Symphony Space celebrates 70th anniversary of Kurt Weill’s One Touch of Venus in spectacular style

kwThere was a lot to celebrate at Symphony Space in Manhattan on Monday night.

First, it was the reason everybody was there: a musical tribute to Kurt Weill’s longest-running Broadway show, One Touch of Venus, with an amazing orchestra and a fabulous array of singers.

First, it was the 70th anniversary of the snappy show — down to the day!

Second, it turned out to be the eve of the release of the decade-delayed Jay Records cast recording of the full show, which features quite a few of the singers from the Symphony Space performance — including a transcendent Melissa Errico (who noted “I’m wearing same dress I word 20 years ago … after three kids,” referring to her star turn in the lead role of the 1996 Encores! revival),  the always- welcome Ron Raines, and the smooth-voiced Brent Barrett. (It’s available now on iTunes, with a CD release to follow at an unspecified date.)

Third, the chief dancer from the original production, Sono Osato— whose work we got to see in a wonderful collage of moving and still images at the top of the show — was in the audience and took the spotlight for a hearty round of applause.The show, hosted by Rodgers & Hammerstein Organization President Ted Chapin in a familar Lyrics & Lyricists format, focused solely on Venus in its first half, and expanded its view to Weill’s Broadway oeuvre in the second half.

All of Venus’s hits were there: the title song, “I’m a Stranger Here Myself,” and “Speak Low,” along with eight other tunes.

The ever-enlightening Chapin explained that the line “Speak low, when you speak love” is a slightly erroneous quote from Shakespeare’s Much Ado About Nothing, where the line is “Speak low if you speak love.” Chapin explained that Weill apparently used the German word for “if,” which is “wenn,” when recidimg the line to lyricist Ogden Nash, who mistook it for the English “when.”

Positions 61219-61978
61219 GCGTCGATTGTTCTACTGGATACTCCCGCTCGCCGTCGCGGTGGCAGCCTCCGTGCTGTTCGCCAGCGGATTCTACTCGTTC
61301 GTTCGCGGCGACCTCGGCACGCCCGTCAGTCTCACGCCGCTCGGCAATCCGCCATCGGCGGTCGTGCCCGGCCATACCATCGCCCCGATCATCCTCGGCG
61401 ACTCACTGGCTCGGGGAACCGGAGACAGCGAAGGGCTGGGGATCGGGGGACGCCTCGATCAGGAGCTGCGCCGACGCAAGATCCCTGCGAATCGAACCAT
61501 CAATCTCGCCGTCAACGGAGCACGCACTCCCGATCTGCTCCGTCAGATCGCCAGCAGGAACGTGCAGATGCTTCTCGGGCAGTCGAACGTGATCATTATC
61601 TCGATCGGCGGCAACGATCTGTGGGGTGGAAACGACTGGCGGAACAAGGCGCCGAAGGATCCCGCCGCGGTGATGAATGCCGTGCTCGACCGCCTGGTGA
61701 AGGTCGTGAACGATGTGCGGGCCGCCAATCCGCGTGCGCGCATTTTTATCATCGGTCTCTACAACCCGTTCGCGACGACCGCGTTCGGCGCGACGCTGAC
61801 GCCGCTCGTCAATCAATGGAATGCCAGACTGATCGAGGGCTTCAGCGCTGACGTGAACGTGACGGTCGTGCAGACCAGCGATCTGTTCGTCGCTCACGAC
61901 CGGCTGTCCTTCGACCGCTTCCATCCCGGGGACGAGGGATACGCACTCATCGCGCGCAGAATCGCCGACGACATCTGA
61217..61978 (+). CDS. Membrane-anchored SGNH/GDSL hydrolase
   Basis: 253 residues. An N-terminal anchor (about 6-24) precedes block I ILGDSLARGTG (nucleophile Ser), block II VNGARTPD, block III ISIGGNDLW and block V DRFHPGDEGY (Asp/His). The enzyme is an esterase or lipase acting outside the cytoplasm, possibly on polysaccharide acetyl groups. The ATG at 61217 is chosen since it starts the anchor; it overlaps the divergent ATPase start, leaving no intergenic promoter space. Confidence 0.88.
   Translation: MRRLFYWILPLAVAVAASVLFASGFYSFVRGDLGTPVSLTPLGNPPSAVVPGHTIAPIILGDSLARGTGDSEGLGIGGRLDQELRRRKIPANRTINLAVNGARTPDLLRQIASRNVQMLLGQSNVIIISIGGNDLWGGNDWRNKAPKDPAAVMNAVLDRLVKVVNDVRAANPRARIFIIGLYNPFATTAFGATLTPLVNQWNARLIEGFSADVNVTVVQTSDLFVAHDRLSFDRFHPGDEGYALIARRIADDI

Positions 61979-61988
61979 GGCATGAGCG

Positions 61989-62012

One of the highlights of the first half was the less well-known ensemble number, “Way Out West in Jersey,” that was wonderful, with a trio of Lotte Lenya Competition winners, Maren Weinberger, Analisa Leaming and Jacob Watson putting it across to hilarious effect.

The second half offered numbers from The Threepenny Opera, Lady in the Dark, Street Scene, Love Life, Lost in the Stars, Knickerbocker Holiday, and Happy End. While each of those shows produced “hits” of a sort, this show went beyond them to touch on some of the lesser-known tunes, such as “Oh, Fabulous One” from Lady in the Dark.

The company closed the show with a heartfelt, unamplified rendition of “Here I’ll Stay” from Love Life. It was a nice reminder for the many older members of the audience of what Broadway sounded like when One Touch of Venus debuted, in the pre-microphone days: nuanced and oh, so human. 

James Holmes, a noted Weill expert, led a rock-solid 29-piece orchestra, Le Train Bleu, through the evening. The orchestra’s director, Ransom Wilson, conducted two Enre’Actes and played flute the rest of the evening.

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